Water supply schemes in rural areas of Punjab become a hallmark

Water supply schemes in rural areas of Punjab become a hallmark.jpg

Despite acute shortage of water for irrigation and the groundwater level going down, Punjab government has not only succeeded in implementing schemes related to drinking water supply in the rural areas of the state but has also set an example for several other states.  It was in 2006 first that the Punjab government launched a medium-term program under the World Bank-supported Punjab Rural Water Supply and Sanitation Project. The project had a target of providing all the 15,170 habitations with 70 litres per capita per day (lpcd) of safe drinking water.

Schemes for water meters and connections

The government prepared elaborate plans to ensure regular water supply to the villages which were targeted under its Medium Term Programme sans any financial support from the government. Though initially only a few villages were to be covered, in later phases, the plan aimed at extending the scheme to all the villages in Punjab. To ensure financial sustainability, and cover maximum areas, the government has also drafted a new water policy. The basic objective of policy was to encourage metered water connections in the rural areas and provide regular water supply in a feasible manner.

To start with, in a bid to give boost to the project, Punjab government proposed to provide water meters with water connection in 100 villages of state on pilot basis. With billing being linked with the consumption of water directly, the poor consumers were to be the main beneficiary. Metering and billing was promoted to encourage people to save water and prevent leakage and waste.  It gave desired results and by January 2013, as many as 200 out of the 840 villages covered under the project had opted for metered household connections. What was more significant was that 15 of these villages round-the-clock water supply.

Complaint redressal system

In a bid to increase accountability in the rural and remote areas and make functioning of employees involved with the project and scheme more effective, a unique complaint redressal system was formed.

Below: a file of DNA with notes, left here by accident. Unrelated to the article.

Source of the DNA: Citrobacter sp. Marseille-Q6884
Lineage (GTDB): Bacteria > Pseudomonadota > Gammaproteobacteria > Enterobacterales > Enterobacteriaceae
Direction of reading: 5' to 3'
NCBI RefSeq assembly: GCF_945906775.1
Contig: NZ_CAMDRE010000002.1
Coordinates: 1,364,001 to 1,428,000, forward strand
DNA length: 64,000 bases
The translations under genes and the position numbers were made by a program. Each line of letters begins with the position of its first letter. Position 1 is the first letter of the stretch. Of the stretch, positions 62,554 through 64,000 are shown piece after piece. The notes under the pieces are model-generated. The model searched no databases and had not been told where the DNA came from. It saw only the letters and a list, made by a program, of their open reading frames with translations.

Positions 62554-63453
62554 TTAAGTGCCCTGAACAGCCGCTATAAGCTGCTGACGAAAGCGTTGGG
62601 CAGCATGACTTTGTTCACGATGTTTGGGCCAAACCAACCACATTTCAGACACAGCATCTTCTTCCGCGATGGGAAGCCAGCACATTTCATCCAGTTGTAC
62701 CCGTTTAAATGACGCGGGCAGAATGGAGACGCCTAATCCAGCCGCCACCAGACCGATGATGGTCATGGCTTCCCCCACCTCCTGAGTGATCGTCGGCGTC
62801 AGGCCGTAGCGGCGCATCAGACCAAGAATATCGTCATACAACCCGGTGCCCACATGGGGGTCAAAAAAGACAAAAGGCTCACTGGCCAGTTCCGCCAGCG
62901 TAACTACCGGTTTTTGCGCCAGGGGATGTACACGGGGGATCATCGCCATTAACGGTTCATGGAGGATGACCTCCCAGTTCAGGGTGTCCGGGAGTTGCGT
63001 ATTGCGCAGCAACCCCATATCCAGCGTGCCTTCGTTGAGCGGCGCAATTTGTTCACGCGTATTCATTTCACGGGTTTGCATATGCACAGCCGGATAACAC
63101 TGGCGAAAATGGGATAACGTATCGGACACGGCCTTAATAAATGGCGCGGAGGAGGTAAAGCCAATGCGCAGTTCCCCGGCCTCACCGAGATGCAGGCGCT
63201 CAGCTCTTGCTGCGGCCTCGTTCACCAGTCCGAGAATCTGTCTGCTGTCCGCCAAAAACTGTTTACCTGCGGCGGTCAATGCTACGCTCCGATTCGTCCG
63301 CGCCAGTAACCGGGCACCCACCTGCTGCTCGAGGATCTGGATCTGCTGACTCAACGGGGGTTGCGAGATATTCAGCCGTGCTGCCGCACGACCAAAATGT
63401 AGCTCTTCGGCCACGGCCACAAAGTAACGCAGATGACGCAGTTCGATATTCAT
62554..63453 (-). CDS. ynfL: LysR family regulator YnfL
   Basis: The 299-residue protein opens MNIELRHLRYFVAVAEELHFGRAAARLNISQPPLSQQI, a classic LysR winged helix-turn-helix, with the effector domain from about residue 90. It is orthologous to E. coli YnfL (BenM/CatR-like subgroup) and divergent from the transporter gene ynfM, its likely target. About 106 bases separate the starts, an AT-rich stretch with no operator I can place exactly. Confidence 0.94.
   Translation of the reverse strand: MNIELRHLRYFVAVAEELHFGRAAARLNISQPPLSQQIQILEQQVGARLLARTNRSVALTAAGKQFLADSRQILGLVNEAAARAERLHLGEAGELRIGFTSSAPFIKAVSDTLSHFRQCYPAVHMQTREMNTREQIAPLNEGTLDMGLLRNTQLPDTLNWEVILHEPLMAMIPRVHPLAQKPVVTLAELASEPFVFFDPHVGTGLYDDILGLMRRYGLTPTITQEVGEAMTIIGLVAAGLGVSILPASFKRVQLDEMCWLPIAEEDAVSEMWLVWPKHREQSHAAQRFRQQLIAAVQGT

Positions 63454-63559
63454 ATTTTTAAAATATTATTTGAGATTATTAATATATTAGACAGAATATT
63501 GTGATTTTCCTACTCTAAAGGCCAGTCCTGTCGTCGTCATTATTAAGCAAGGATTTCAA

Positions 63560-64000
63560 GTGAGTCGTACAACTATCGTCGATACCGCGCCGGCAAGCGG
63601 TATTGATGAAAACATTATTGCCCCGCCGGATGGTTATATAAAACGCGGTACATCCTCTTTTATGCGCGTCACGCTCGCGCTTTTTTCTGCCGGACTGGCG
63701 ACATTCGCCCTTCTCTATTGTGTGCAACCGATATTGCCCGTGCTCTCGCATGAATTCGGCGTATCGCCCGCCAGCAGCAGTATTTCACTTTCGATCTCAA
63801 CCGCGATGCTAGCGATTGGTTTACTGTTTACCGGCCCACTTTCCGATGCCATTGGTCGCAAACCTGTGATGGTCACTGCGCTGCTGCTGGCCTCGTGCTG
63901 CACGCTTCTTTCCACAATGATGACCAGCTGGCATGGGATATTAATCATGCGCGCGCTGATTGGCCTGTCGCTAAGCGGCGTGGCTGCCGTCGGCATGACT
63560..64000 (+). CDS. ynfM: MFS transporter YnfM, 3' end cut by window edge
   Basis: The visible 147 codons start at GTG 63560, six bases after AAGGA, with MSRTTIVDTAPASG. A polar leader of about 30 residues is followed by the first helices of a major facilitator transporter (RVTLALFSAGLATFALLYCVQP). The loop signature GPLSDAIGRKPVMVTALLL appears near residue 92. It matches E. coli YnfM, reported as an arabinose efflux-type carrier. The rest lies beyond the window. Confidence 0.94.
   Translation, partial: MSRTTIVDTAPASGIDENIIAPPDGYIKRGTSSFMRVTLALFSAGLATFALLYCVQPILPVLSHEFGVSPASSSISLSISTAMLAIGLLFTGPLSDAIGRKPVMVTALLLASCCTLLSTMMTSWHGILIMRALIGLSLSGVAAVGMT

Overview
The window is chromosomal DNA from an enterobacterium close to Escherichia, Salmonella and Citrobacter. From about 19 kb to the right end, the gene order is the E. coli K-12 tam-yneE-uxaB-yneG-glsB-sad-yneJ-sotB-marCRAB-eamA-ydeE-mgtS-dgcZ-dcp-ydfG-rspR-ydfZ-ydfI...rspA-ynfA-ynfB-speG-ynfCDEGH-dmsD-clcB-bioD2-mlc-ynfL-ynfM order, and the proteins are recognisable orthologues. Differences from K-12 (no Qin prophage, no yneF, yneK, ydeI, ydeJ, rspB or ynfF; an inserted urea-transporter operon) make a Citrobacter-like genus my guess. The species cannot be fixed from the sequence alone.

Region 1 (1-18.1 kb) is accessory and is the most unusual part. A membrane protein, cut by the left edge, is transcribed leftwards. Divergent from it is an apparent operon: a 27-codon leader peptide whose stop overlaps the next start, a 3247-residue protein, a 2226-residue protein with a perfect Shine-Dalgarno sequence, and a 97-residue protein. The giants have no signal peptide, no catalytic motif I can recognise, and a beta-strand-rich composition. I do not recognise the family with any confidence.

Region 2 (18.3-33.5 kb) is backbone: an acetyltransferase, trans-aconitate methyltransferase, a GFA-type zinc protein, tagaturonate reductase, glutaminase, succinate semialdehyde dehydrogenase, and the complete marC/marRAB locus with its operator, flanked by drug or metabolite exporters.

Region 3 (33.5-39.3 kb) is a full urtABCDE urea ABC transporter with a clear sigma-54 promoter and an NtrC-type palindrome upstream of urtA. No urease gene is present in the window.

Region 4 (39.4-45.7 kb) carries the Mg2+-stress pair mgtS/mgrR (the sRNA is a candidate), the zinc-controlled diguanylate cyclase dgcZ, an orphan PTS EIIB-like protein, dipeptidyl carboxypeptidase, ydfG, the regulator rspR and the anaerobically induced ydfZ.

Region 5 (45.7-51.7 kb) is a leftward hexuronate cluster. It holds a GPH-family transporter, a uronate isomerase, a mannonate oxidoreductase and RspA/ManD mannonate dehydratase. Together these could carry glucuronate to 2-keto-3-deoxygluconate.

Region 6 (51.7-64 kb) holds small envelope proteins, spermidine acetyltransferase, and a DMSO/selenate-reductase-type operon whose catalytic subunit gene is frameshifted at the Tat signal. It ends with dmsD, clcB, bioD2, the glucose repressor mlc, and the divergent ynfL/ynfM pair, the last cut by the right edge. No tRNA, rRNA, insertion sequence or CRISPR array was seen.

In November 2009, a Shikayat Nivaran Kendra was set up with a toll free number where rural consumers could call round the clock and register their complaints online, request services and track progress of their complaints. So as to ensure impartiality, the work was outsourced to an independent agency.

With every official remaining connected with the online system through phone or internet, it is now easy for top officials to directly monitor complaints.

The average time that should normally be taken to address a particular complaints was specified and if a complaint was not rectified within the given period, it was to be forwarded to a senior official. The system also ensured that the complaints were not shown closed till the consumer complainant was not satisfied.

Now covering over 16 million consumers in more than 15,000 habitations, the system is helping curtail absenteeism and non-performance of employees in remote villages, which was nearly impossible otherwise This has also made those involved with the management, more transparent, accountable and consumer-friendly.

Others emulating

The complaint redressal system about water problems has been so successful that the Union government has suggested to other states to replicate the redressal system. West Bengal, Andhra Pradesh, Bihar and Rajasthan have already approached Punjab government to emulate the functioning.


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